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With the Mayan doomsday myth over, I’m sure there are at least a few people around the world blankly wondering what happened. The fact that anyone believed in this at all points to a deeper problem, so let’s take a quick look into the sociological reason that this became a thing at all.

After trawling the internet (unfortunately none of my peers were believers so I had to pull examples from online), I consider there to be two categories.

Category 1: People who genuinely believed it was going to happen.

This ranges from those who were so sure they blew their family funds and strained their relationships to “prepare” to those who were outwardly sceptical but inwardly nervous when the day came. Let me assure you, I literally felt nothing at all. I almost forgot it was the 21st/22nd because it was so obvious that nothing was going to happen. This particular category points to a lack of education and information transmission.

Depending on the severity of this “condition”, people in this category were either absolutely scientifically illiterate or never even bothered to double check. Although I campaign for the elimination of the former (scientific illiteracy), I would say the latter is the worse option. It just means you’re flat out dumb. If you’re scientifically illiterate, you could have done badly in science and never developed an interest in it. If you start making life decisions based on rumours without even double checking the validity of these rumours you’re just dumb.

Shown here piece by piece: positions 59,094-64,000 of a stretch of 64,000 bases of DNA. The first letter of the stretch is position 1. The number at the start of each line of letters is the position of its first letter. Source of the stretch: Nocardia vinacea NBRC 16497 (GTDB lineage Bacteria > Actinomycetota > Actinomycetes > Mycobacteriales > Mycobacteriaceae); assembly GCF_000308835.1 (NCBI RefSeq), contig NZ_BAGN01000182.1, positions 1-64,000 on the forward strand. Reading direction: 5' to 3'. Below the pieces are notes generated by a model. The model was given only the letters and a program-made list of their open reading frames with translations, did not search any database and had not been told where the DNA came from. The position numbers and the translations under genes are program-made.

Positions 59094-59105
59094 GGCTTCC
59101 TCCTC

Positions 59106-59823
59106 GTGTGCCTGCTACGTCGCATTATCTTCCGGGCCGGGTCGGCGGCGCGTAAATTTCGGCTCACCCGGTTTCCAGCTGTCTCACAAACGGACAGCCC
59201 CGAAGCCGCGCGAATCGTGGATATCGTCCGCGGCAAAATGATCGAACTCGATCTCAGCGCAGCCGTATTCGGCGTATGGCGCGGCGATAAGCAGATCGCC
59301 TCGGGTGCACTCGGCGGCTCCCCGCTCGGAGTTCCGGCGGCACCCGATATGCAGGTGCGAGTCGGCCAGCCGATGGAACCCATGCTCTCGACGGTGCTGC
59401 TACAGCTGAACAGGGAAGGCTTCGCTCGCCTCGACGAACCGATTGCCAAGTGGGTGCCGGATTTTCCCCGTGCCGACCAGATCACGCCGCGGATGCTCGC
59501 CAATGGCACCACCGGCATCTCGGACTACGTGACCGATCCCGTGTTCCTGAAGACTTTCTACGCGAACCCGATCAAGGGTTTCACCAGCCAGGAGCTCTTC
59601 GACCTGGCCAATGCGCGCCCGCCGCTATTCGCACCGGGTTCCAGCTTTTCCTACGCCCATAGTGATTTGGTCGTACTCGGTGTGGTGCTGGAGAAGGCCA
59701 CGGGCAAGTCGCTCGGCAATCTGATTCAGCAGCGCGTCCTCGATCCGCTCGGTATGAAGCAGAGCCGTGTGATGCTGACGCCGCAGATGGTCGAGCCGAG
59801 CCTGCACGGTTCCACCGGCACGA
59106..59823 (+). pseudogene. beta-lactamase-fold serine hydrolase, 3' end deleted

The other factor influencing people of this category relates to information transmission. It’s not just a problem of correct information not reaching peoples’ ears, it’s a problem of incorrect information being transmitted more frequently than correct information. People might wonder why I prattle on about things like this in a “preachy” manner, but think about it. If the majority of society talks about incorrect things, then being wrong becomes a standard. People like Dawkins, Tyson and Sagan spend (and spent) their lives talking about truth. Without them, there would be at least millions less people interested in science and truth. I’m just here adding to the noise, contributing however limitedly I can. Take Christmas for example. People are so used to thinking Jesus was born on Christmas that it has become a standard. I see it even in media that specialises in mocking beliefs (South Park, Family Guy, etc.), but it’s wrong. Jesus has nothing to do with Christmas. So what’s the problem here? At some point, even the more rational (those that outwardly didn’t believe in the apocalypse but inwardly felt nervous) can question their thought processes and logic when enough people start transmitting incorrect information.